Another such idea is LG’s take on foldable devices. It added a secondary display that can be removed when not in use. It took the company multiple iterations to perfect it and we’ve had the LG G8X that sold in numbers during the recent festive sales. And who can forget this years’, LG Wing. Though to a certain extent, these innovative devices are not everyone’s cup of tea but for enthusiasts and tech lovers, these are nothing less than a piece of raw gold.
Coming back to the LG Velvet, the phone that is a part of LG’s renewed vigour to focus on flagships, is a beautiful device to start. A marvel to look at thanks to its gorgeous display, 3D Arc design, beautifully designed camera setup (without a bulge) and the shiny rear panel. However, a smartphone cannot sell just with its looks and it would be too much to ask for from the users especially when the company is offering a two-year-old chipset that would barely latch onto a 4G network at a price point of Rs. 50,000 (Rs. 36,000 without the dual-screen).
If you look at the global variants of LG Velvet, you’d find them 5G ready with MediaTek Dimensity 1000 series or Qualcomm’s Snapdragon 765G chipset while the Indian variant rocks a Snapdragon 845 chipset that was introduced in 2017.
We tried to get our heads around this weird logic and tried to understand their thought process behind the pricing but failed to do so. Guess what, we’ve even tried getting in touch with LG’s executives to understand this better but have failed so far. Hence, even though we would’ve liked it otherwise, the LG Velvet makes its presence felt in this list thanks to its dated processor and bizarre pricing.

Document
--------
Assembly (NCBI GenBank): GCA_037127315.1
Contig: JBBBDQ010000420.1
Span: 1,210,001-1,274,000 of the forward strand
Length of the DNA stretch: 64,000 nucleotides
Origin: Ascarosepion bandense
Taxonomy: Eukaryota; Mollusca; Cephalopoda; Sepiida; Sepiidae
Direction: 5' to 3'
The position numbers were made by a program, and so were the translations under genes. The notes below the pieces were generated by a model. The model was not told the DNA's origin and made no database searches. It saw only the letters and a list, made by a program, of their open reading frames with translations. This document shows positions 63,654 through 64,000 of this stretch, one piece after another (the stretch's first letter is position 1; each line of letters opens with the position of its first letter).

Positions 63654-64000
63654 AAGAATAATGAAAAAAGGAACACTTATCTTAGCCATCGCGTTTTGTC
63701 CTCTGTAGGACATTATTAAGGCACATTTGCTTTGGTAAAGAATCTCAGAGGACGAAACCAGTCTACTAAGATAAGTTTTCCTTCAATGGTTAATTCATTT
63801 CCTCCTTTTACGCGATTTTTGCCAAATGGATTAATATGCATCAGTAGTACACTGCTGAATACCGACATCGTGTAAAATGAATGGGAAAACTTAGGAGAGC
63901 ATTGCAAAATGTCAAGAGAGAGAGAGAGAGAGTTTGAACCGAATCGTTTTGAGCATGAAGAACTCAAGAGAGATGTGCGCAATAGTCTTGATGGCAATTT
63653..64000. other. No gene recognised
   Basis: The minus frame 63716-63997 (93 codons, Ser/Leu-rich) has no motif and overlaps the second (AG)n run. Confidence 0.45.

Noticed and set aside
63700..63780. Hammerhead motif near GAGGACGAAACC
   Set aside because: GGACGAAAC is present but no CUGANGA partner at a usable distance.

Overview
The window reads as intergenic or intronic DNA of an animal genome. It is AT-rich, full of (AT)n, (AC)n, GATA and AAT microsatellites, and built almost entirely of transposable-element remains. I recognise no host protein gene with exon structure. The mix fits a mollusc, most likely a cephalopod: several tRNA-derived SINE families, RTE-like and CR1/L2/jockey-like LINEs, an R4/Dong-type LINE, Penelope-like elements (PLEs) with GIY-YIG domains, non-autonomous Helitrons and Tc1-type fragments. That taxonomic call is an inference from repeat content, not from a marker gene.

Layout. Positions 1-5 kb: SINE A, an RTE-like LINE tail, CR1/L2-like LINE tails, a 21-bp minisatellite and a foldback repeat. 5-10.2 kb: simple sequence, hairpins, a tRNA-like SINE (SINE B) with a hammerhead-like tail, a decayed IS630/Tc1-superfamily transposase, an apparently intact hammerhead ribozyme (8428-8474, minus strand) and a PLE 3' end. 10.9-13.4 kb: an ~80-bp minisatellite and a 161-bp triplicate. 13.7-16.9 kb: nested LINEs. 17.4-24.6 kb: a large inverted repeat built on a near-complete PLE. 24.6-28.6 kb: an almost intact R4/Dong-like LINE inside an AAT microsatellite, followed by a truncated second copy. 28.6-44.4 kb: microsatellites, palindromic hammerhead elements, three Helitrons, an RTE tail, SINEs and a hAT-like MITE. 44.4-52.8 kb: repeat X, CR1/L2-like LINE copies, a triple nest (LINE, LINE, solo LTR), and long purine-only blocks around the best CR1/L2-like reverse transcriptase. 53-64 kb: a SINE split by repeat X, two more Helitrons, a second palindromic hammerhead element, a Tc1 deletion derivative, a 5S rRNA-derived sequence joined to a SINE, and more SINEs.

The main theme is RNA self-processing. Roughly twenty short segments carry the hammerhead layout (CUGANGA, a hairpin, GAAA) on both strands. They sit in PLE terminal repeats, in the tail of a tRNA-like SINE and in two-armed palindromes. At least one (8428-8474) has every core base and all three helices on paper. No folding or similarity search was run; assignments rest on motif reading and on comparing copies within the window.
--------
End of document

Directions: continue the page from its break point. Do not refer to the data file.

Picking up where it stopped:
Samsung Galaxy M31s
Samsung has, in the past, been criticized for similar tactics. Their phones would often omit a sensor here and there or were repacked devices with a different branding but extremely minor changes. The Galaxy M31s released earlier this year was a perfect example of a device that shouldn’t have been launched.
With features almost similar to the Galaxy M31 launched almost 6 months go and with minor upgrades in terms of specifications but a massive increase in the pricing suggested that Samsung was back to its old ways.
Another thing that Samsung could’ve done was to change the processor. The Exynos 9611 has been literally powering around 30 other Samsung phones (including variants) across the price range.
No, we are not saying that making many phones with the same chipset at the core is wrong, but this could result in an overkill. Agreed that Exynos chipsets are Samsung’s in-house production and are available in abundance to the company. However, the fact that the phone was out of stock for a long time right after the launch and later on as well is outrightly confusing.
It also hints that the M31s was ideally destined to bridge the cost gap between the Galaxy M31 and the Galaxy M51 and to ensure that the M51 at Rs. 24,999 doesn’t feel costly.
Samsung Galaxy Note 20
Another device from Samsung but this time it’s more into the flagship category and has its dubious reason to be present here. The Samsung Note 20 Series consists of two devices – the vanilla Note 20 and the powerhouse Note 20 Ultra. While the latter is a sort of powerhouse that comes with almost all the top end features packed in a massive display with high refresh rates, a great camera setup, built with premium materials, is 5G capable and is priced exorbitantly just like any other flagship phones that came out this year.